His mother wanted him above all else to be a writer. "She wasn't particularly interested in children and used to ban baby talk and read out leader columns from the Daily Telegraph to me when I was four so that I'd get used to the logic and the cadence of the writing," he recalls.
In person his age seems irrelevant - he is 69 but still looks very much as he did as Gareth in Four Weddings in 1994 - and he seems to have been born with a slightly regal air. Even as a child, he noticed that other adults tended to speak to him as a contemporary. "One of my grandmothers was very permissive and loving, but although she loved children and the idea of children, she just decided to talk to me entirely as though I were an adult; for instance, she would discuss her sex life with me."
When he was nine his father wrote to his mother to say he had made a terrible mistake. He arranged for Callow and his mother to come and join him in Fort Jameson, in northern Rhodesia, where he had a business. It was a "disaster", Callow recalls. His father was "not a communicative man" and drank a great deal. After a month, his mother left to go back to England, taking the young Simon with her.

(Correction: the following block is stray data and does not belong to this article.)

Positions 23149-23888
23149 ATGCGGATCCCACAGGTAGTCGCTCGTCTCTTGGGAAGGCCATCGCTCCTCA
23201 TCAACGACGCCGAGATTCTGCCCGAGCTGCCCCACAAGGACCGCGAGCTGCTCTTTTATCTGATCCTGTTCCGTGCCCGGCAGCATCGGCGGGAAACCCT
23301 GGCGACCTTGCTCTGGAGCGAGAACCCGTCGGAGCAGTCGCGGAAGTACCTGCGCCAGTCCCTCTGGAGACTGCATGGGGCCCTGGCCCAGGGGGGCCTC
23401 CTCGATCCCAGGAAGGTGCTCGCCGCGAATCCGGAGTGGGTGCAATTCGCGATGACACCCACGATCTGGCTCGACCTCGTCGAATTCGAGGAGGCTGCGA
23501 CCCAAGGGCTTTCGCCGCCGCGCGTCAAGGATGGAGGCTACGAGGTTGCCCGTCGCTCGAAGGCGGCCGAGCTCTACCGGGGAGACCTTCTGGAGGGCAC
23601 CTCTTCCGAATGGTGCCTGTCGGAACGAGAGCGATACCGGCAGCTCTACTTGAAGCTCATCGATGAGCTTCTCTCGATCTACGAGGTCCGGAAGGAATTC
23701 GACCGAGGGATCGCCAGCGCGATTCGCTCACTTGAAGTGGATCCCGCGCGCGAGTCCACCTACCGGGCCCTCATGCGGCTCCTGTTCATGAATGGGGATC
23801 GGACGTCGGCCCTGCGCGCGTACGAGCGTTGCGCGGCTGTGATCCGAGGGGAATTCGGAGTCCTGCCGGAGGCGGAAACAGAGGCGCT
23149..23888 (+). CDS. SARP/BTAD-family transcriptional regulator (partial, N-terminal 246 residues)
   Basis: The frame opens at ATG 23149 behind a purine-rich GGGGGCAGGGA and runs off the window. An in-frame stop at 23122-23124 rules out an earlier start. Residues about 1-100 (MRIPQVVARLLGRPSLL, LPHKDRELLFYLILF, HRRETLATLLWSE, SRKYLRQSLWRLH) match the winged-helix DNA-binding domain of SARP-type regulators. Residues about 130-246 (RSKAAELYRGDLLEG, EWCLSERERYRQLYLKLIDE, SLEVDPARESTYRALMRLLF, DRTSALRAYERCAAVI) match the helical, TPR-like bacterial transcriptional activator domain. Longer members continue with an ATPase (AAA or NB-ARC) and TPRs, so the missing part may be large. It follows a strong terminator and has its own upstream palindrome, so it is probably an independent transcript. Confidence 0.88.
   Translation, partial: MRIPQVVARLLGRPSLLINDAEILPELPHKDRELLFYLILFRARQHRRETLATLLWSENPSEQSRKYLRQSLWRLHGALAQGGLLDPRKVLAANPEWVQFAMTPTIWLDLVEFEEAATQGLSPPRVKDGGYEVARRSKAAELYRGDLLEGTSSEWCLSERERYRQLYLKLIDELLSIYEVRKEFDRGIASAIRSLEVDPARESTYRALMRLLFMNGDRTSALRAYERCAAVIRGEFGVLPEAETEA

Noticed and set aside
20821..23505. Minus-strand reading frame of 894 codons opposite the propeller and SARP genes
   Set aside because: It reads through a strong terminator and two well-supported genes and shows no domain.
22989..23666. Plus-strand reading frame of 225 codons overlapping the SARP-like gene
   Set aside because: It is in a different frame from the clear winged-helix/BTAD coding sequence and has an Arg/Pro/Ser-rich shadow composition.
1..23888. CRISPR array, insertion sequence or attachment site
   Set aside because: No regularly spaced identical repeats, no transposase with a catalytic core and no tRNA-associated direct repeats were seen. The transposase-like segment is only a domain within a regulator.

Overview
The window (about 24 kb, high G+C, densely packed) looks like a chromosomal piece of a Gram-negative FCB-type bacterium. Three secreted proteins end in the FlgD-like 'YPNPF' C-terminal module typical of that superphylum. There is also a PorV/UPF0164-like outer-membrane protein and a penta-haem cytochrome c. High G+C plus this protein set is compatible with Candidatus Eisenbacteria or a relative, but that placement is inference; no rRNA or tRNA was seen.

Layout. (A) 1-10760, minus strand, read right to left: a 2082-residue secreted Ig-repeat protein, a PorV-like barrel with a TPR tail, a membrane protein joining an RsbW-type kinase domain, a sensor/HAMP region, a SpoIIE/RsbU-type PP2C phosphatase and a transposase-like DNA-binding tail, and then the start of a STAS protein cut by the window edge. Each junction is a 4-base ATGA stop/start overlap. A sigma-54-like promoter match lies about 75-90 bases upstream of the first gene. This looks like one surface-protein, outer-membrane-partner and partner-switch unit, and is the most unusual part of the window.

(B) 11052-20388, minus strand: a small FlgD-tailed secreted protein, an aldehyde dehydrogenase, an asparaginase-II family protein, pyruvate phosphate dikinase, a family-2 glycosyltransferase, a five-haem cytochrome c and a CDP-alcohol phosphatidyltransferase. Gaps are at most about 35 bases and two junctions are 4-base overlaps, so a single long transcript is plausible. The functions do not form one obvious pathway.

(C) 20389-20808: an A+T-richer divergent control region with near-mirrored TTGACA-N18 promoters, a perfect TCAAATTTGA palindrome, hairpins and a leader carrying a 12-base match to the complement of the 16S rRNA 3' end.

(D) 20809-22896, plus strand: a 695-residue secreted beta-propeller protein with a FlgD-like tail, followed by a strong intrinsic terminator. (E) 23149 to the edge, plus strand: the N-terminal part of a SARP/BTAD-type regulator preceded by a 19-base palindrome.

Because of the lack of a father figure in his life he sometimes, touchingly, attempted to 'adopt' friends' fathers as unofficial surrogates. "There were no strong men at all in our circle and when men did come into my circle I would be quite excited by this. I tried to befriend fathers of friends of mine. My best friend was Billy Brown when I was 12 or 13 and his father was a violinist in the Royal Philharmonic. He volunteered to teach me the piano. I'd drive him mad because when he tried to teach me something, I would quite impertinently say 'I know that!' and he would say 'no you don't know at all!'
Perhaps this combination of precociousness and glimpses into adult life made him regard childhood as something "to be rattled through as soon as possible". At 15 he wrote a fan letter to his ultimate stage pin-up - Laurence Olivier - which resulted in him offering Callow a job in the box office at the National Theatre at the Old Vic.
It all coincided with a sexual awakening for Callow, as he realised that in this enclosed world of theatre it was OK, normal even, to be gay.